Home » issue 129 » What Una Loves

What Una Loves

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Rich Larson was born in Galmi, Niger, has studied in Rhode Island and worked in the south of Spain, and now lives in Ottawa, Canada. Since he began writing in 2011, he’s sold over a hundred stories, the majority of them speculative fiction published in magazines like Asimov’s, Apex, Clarkesworld, F&SF, Lightspeed, OMNI, and Tor.com. His debut novel, Annex, comes out from Orbit Books in July 2018, and his debut collection, Tomorrow Factory, follows in October 2018 from Talos Press. Find more at richwlarson.tumblr.com and support him via patreon.com/richlarson.
Content Warning(s):
Blood/Gore, Body Hatred, Child in peril, Sexism and misogyny, Self-harm and suicide

Una enters the operating theatre to thunderous applause. The conical bank facing her is packed with the digital avatars of thousands of viewers, all stuttering through various clapping or cheering animations. It makes the room seem massive even though she knows its cold, cramped dimensions by heart.

Most of the space is taken by the Table, a great silicone slab drifting off the floor, suspended by magnetics. The surgeons crawl across it, coordinated swarms of nanobots not so different from the factory ants in the fab where Una worked a lifetime ago. Before she was famous. Before her mysterious patron plucked her from obscurity and sponsored her to go on the show.

The Host is waiting beside the Table, grinning two cheshire grins because the Host has two heads. One is a holo rig, programmed only to mirror the other, but Una has long since forgotten which is which. Both faces are smooth and hideous, gray collagen grafts with surgically-widened mouths full of baby teeth.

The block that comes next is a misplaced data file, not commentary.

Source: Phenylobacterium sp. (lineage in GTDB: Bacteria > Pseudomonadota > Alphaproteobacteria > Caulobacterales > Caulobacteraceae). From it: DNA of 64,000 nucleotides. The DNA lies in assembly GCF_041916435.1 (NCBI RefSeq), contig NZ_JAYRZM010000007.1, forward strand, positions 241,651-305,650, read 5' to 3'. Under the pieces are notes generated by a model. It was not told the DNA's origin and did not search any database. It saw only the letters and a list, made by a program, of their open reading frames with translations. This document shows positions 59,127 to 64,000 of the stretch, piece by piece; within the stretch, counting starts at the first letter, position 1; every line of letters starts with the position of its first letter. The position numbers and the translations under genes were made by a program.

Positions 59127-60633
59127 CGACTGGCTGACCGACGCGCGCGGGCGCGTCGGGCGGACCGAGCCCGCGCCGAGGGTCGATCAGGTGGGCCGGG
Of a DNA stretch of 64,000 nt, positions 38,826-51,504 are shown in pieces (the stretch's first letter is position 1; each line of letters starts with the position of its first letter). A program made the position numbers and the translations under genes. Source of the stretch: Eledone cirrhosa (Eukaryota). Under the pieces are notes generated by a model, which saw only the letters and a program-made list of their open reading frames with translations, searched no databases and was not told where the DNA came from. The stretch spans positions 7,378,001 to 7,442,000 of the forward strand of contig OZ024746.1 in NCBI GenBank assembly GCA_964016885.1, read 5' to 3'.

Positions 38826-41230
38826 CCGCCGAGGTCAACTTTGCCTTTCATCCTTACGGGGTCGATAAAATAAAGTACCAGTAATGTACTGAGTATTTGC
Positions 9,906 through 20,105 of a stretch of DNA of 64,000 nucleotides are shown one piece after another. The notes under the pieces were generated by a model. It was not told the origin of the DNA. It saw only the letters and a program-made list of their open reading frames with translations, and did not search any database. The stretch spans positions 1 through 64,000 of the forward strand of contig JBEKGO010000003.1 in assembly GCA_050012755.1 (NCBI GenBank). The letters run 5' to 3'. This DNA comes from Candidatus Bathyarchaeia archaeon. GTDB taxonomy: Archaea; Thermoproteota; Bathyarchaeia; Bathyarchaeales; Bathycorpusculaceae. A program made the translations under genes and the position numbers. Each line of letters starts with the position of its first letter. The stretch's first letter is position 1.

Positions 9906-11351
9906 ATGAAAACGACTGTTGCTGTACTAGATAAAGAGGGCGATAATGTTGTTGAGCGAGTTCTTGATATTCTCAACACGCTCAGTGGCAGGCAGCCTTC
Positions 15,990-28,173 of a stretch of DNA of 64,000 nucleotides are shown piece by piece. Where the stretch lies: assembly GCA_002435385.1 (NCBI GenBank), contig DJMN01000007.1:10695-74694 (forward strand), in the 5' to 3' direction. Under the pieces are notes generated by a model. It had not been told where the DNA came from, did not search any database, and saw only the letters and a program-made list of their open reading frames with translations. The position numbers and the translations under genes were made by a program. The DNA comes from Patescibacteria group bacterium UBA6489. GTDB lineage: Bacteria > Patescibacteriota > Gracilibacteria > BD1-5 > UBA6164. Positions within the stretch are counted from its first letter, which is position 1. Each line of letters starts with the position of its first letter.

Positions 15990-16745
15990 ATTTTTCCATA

“Welcome, welcome, one and everyone, to the beautiful show of event and is imminent hooray!” the Host babbles. “Various we are see Una, Una beautiful Una, what is here. See!”

The cams swirl around her like satellites as she hobbles toward the Table, projecting her every angle to the viewers, and the walls of the operating theatre turn to mirrors. The applause accelerates.

Una no longer recognizes herself, and that is her solace. The image in the mirrors does not jolt or frighten or disgust her because it is so, so far from what she remembers. She twists her features into a beatific smile. The Host flips upside down and handwalks in an excited circle.

§

At first, the surgeries were small. They straightened and reshaped her nose, lasered her teeth, sucked the fat from her belly and thighs and redistributed it to her breasts. They showed each procedure, showed her drifting in the recovery tank as her skin reknit, scarless, and then they paraded her in front of the cams beside a holo of her old self.

Una loved the mirrors then. They showed her beautiful, like an avatar made flesh, and she wished her little Addy could see. She used to think that that was the point of the show: that anyone could be plucked from their dull gray life in the fabs or meatfarms and become someone beautiful, lifted out of the housing blocks and into an apartment of their very own with a shower and a heater and a tiny bed for their daughter that composed sing-a-longs and rocked her to sleep.

But to stay in the apartment, she had to stay on the show. That meant more surgeries. The viewers in the amphitheatre got to choose. Sometimes Una imagined them where they really were: working in the fab and staring at a communal holo while they fed the machines, or else lying in sleepstacks during offtime, their aching eyes inches from the curved screen.